Culture Shock: Everything You Need To Know About The Beatles
From humble Liverpool beginnings to becoming the most iconic band of all time, the Fab Four has had a long and storied history. Here’s a primer on The Beatles, so you can sound like a bona fide expert if this paradigm-shifting band ever comes up in conversation.
There were originally seven members of The Beatles, but three of them got lost on their way to the Ed Sullivan stage and missed out on the opportunity of a lifetime: Unfortunately, for Craig, Wesley, and Chip, it just wasn’t meant to be. By the time the three bandmates navigated their way back from the bathroom to the Ed Sullivan stage, John, Paul, George, and Ringo were already halfway through “I Want To Hold Your Hand,” and The Beatles craze in America was well underway. The four members who took the stage decided it would have been far too much work to get the country accustomed to three more members moving forward, so they ended up just cutting them loose.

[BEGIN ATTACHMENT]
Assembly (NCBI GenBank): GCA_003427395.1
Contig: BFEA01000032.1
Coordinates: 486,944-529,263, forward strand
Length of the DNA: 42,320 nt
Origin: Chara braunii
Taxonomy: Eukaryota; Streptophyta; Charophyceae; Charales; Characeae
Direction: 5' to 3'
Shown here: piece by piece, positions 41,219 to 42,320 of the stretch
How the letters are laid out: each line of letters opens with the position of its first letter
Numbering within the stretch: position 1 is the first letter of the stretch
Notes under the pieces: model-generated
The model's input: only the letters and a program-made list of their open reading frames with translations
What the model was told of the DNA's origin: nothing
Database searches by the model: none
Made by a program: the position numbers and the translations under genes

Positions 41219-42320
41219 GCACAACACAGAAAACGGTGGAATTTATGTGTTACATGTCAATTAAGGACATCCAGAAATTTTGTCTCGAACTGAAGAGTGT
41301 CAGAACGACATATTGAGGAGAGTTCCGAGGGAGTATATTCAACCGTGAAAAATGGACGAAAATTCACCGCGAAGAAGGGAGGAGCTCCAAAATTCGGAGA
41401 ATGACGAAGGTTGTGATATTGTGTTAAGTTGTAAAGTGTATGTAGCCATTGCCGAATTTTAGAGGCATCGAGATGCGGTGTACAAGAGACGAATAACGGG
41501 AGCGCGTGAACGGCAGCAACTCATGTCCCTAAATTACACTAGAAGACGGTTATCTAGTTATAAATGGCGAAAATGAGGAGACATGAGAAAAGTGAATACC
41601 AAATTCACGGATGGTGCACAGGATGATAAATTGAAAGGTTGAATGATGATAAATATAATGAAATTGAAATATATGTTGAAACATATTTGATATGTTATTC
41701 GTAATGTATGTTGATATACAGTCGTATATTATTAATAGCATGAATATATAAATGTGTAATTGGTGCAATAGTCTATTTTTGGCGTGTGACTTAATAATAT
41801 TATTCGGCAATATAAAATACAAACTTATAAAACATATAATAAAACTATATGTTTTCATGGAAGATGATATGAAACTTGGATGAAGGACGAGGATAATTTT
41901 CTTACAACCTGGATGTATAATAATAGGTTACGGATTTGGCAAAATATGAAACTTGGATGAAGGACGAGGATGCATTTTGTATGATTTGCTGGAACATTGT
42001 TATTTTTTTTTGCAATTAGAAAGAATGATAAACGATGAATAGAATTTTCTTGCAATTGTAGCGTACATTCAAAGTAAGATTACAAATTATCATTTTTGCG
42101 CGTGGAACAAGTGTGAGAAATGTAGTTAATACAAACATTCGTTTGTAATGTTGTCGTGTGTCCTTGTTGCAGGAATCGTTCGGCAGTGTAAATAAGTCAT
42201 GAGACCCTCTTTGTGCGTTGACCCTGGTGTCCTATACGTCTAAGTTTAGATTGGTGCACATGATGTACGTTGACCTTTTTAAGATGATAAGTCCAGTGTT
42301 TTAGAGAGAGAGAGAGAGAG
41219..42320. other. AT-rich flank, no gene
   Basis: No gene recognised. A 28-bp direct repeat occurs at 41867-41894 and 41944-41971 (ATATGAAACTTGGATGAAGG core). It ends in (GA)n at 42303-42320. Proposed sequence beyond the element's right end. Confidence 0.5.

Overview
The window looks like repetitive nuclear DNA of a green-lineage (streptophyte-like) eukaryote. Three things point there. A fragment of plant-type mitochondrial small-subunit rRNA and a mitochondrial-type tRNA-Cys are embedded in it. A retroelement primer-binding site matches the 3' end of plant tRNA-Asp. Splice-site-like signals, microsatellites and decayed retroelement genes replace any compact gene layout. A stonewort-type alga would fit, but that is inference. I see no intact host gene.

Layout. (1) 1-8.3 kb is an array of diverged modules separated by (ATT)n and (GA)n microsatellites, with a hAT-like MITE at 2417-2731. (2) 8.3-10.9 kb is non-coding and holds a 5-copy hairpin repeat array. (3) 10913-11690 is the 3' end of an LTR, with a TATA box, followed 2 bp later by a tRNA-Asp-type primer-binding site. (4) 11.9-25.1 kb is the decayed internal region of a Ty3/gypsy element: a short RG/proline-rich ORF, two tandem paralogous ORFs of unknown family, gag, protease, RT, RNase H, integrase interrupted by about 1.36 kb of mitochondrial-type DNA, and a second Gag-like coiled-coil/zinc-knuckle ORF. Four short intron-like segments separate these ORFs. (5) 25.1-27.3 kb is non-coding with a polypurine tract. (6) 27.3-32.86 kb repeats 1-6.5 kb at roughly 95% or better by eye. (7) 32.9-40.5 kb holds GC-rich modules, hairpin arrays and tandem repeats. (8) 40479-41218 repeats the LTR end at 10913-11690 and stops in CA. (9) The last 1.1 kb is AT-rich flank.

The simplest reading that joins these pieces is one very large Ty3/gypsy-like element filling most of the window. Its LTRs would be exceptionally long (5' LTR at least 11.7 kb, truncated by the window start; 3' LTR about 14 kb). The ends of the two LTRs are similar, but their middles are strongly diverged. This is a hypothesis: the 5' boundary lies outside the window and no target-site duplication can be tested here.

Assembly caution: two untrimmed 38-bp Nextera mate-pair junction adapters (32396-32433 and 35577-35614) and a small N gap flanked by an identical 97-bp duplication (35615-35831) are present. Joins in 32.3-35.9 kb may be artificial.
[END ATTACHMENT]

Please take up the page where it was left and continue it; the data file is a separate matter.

The Beatles were the first band to ever score a major endorsement deal, culminating in an ad where Ringo is held down in a tub of Coca-Cola for 90 seconds: While musicians commercializing their success is nothing surprising in today’s world, The Beatles were considered trailblazers when they teamed up with Coca-Cola to make a commercial where Ringo nearly drowns in a tub of their famous soda. Both Coke sales and Beatles album sales soared after the commercial aired, and it’s a formula that’s been repeated countless times since.
Every one of The Beatles’ 12 studio albums includes at least one song about trying to steal Elvis Presley’s wife: This is one that you’ll miss if you’re not paying attention. On every one of The Beatles’ albums, they were always sure to include a few songs about stealing the wife of their enemy, Elvis Presley. Whether it was with “Eleanor Rigby,” “Dear Prudence,” or the early “Please Please Me,” The Beatles did everything in their power to lure Elvis’ wife away from him, all to no avail. But at least it made for some grade-A tunes.